I had just gotten back from a hike with my wife in Maine. It was an arduous six-hour hike up a mountain where we encountered many twists and turns along the way. It was not easy, and there was a lot of planning involved beforehand; however, knowing my wife for so many years, we knew the quirks with one another that we made the hike work.
Thinking back, I believe our hike is an excellent metaphor for how we make our relationship succeed. …
Having been brought up in a reasonably competitive childhood, all I remember when I was younger were these three lessons:
As long as I achieved these goals, I was left alone and could do anything I wanted.
Since the goals were ingrained in my mind, this was also what I believed were most important in my life. Nothing else mattered unless those three goals were met.
However, as I grew older, responsibilities increased, and life got inherently more complicated. …
A couple of weeks back, I was waiting in the lobby for my doctor’s appointment to begin. I had arrived 30 minutes earlier (a first!) and was sitting patiently next to the elevators.
As I looked at the clock to see how much time I had left to go, I noticed something interesting.
Across from me was a gentleman who worked as a receptionist. He was sitting in a chair with monitors around him, and looking at people coming in and out of the waiting area.
Every person he interacted with, he asked these three simple questions. And without fail…
Imagine this: You have been working non-stop for five days straight at your job, juggling multiple projects at the same time, and completely swarmed with meetings.
Your boss comes in and says, “Hey, can you take on this next project? It needs to be completed by next week.”
Instinctively, you want to push back on the matter, but you are afraid that it might not look good on you and your career. You then sheepishly accept the extra project and continue on your way.
Does that sound familiar?
It turns out, there has been research done on this type of…
When the pandemic first hit and stores started to shut down, I didn’t initially think much about Starbucks. I had been going there religiously a couple of times per week for the past couple of years in Boston, but I didn’t know the gravity of having no contact would affect my psyche.
Two weeks in, new policies started to pop up around my Starbucks App, which limited the number of people going into the store. To make it even more confusing, the curbside pickup was the only way to order.
Being an introvert, this made me nervous paying via an…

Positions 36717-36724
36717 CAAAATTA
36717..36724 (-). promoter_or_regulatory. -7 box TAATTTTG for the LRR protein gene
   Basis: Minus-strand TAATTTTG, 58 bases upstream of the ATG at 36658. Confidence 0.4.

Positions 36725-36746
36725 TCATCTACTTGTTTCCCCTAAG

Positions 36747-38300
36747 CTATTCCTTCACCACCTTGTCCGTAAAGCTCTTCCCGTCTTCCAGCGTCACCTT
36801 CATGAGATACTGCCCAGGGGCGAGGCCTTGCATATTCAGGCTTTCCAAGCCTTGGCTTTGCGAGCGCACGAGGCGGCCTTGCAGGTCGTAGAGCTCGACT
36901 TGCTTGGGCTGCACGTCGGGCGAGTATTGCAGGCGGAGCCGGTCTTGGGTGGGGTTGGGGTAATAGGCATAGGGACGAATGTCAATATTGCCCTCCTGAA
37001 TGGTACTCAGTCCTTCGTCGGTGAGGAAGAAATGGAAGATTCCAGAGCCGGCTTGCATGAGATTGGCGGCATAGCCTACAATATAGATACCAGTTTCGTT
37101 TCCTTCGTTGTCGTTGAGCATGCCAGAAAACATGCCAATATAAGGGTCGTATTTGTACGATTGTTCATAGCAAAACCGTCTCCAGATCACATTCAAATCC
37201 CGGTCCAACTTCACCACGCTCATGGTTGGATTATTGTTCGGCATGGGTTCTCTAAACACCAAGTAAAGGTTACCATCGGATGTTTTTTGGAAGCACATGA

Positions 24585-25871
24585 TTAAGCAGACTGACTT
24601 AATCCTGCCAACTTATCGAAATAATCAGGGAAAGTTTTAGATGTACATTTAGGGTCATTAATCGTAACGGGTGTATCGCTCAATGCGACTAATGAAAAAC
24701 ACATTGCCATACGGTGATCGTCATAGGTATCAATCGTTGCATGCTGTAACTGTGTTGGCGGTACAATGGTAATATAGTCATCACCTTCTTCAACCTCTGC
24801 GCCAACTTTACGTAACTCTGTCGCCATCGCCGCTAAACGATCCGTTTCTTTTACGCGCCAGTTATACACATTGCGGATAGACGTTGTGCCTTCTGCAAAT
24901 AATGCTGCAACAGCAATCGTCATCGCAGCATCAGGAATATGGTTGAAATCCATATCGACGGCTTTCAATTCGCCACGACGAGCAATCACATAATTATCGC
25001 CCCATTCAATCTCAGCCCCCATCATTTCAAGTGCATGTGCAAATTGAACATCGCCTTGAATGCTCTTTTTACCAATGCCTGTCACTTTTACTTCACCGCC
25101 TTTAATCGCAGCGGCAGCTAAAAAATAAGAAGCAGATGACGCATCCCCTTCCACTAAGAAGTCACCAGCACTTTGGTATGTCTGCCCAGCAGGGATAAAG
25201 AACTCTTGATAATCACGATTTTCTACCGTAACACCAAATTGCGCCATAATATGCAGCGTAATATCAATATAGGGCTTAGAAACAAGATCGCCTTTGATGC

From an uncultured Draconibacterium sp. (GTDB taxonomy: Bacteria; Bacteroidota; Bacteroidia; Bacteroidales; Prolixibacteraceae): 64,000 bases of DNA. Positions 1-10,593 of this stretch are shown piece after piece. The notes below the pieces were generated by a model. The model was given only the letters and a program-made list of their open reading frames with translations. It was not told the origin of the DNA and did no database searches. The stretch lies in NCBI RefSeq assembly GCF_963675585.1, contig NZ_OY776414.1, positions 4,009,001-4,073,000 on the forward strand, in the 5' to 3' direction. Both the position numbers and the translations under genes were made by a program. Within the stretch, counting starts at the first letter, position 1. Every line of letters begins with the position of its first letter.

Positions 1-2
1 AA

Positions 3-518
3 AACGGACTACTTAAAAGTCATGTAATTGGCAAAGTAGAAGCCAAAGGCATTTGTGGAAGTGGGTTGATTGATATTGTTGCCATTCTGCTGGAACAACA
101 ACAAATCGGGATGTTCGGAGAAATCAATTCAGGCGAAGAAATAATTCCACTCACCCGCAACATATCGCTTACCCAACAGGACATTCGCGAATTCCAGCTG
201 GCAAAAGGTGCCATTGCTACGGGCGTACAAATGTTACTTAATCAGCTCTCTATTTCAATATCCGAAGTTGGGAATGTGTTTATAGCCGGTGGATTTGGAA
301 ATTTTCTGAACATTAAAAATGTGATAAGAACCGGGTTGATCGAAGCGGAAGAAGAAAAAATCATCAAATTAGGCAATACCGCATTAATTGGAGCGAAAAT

For the past month, I have been swarmed in my full-time work with projects and outside responsibilities. But, most importantly, I haven’t had the chance to write much on Medium since I felt like it was overtime work and my ideas had been drained over the past couple of months.
However, as luck would have it, I stumbled upon this song from The Strike called “Overtime” which I highly recommend for you to listen to if you like 80’s feeling songs!. This song spoke to me since the content deals with working overtime for a loved one.
In this case…
Our human brain is a fickle organ.
Hundreds, if not thousands, of thoughts, whizz through our minds every day. Internal and external factors shape our opinions and actions, which determine how we ultimately act.
For example, you are at a meeting: A co-worker asks you an open-ended question about a project and your opinion about it. These might be a couple of thoughts that immediately run through your mind:
These external factors…
I recently stopped seeing a close friend of mine I had known for 15 years.
Before that, I attended his birthday parties, met his family, ate countless dinners and lunches with him, and even attended his wedding.
However, as the years went on, our friendship started to deteriorate until it was in a state that was unhealthy. Every time we met, I was always on the defensive and on my toes, trying to prepare for what he would do to me next.
Since we had known each other since middle school, I didn’t want our friendship to end because of…
In an ironic twist, I tend to write more when there are more problems with my life. I have an ongoing game I play with myself to see how many articles I can write per week. When I have fewer articles to write, that usually means my life isn’t filled with problems.
However, when turbulence abounds, I tend to have topics I love to write about from the outside world.
Since I have written quite a few this past month, that must mean I have a chaotic life!
Does this happen to you as well?
Here are a couple of…
It’s getting late, and you are trying to get your article finished. You started the article in the morning with a structure, fleshed out the points in the afternoon, and then finished writing the article at night.
However, during this time, you have constantly been avoiding a specific problem. Whether it be a project at work, finishing your studies, or taking care of your child’s homework, there is this nagging feeling you are trying to bury an issue.
Does this sound familiar?
It turns out you might be using writing as a way to avoid your problems lurking in the…